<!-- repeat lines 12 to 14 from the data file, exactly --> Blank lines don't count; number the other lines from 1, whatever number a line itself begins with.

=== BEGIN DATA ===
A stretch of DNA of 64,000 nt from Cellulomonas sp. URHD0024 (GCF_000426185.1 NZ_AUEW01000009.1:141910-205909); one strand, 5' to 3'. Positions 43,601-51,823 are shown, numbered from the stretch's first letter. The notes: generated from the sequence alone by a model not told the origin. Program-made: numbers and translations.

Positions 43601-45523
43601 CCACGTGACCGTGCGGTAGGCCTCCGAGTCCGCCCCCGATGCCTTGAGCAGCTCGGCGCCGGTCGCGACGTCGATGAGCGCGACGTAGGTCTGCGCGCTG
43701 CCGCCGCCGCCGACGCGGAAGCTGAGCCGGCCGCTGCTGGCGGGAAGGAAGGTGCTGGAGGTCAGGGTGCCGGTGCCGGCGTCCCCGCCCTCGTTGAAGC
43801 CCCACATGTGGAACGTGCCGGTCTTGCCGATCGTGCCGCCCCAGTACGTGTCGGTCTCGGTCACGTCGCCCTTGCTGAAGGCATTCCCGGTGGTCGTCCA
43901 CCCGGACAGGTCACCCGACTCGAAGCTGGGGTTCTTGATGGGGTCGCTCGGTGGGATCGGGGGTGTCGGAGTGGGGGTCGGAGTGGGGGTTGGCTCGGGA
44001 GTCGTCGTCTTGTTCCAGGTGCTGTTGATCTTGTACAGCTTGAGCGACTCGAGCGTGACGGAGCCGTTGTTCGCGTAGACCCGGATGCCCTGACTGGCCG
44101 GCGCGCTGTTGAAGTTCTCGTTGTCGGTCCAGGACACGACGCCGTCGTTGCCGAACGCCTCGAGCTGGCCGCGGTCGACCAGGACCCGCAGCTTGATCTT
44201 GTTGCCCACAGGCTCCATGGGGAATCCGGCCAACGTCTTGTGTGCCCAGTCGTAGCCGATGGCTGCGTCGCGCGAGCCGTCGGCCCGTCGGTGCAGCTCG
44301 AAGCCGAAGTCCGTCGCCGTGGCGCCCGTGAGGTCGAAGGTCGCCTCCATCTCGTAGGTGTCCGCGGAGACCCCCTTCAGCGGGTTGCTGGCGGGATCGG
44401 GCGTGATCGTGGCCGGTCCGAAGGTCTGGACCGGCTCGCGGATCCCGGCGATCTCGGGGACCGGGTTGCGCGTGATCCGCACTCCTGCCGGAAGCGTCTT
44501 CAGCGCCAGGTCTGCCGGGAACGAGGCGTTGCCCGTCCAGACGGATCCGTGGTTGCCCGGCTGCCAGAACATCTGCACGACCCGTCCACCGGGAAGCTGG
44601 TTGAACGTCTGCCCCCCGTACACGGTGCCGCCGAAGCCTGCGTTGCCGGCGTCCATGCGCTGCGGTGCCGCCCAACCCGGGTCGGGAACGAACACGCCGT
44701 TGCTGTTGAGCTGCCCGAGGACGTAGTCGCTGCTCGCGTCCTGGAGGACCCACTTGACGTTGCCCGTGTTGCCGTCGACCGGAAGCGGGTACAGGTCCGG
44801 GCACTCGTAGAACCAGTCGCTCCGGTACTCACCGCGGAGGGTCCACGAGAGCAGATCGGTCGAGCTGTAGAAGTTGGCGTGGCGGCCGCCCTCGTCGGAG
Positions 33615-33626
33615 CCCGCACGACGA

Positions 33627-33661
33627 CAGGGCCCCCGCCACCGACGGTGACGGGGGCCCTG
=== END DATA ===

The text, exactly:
44501 CAGCGCCAGGTCTGCCGGGAACGAGGCGTTGCCCGTCCAGACGGATCCGTGGTTGCCCGGCTGCCAGAACATCTGCACGACCCGTCCACCGGGAAGCTGG
44601 TTGAACGTCTGCCCCCCGTACACGGTGCCGCCGAAGCCTGCGTTGCCGGCGTCCATGCGCTGCGGTGCCGCCCAACCCGGGTCGGGAACGAACACGCCGT
44701 TGCTGTTGAGCTGCCCGAGGACGTAGTCGCTGCTCGCGTCCTGGAGGACCCACTTGACGTTGCCCGTGTTGCCGTCGACCGGAAGCGGGTACAGGTCCGG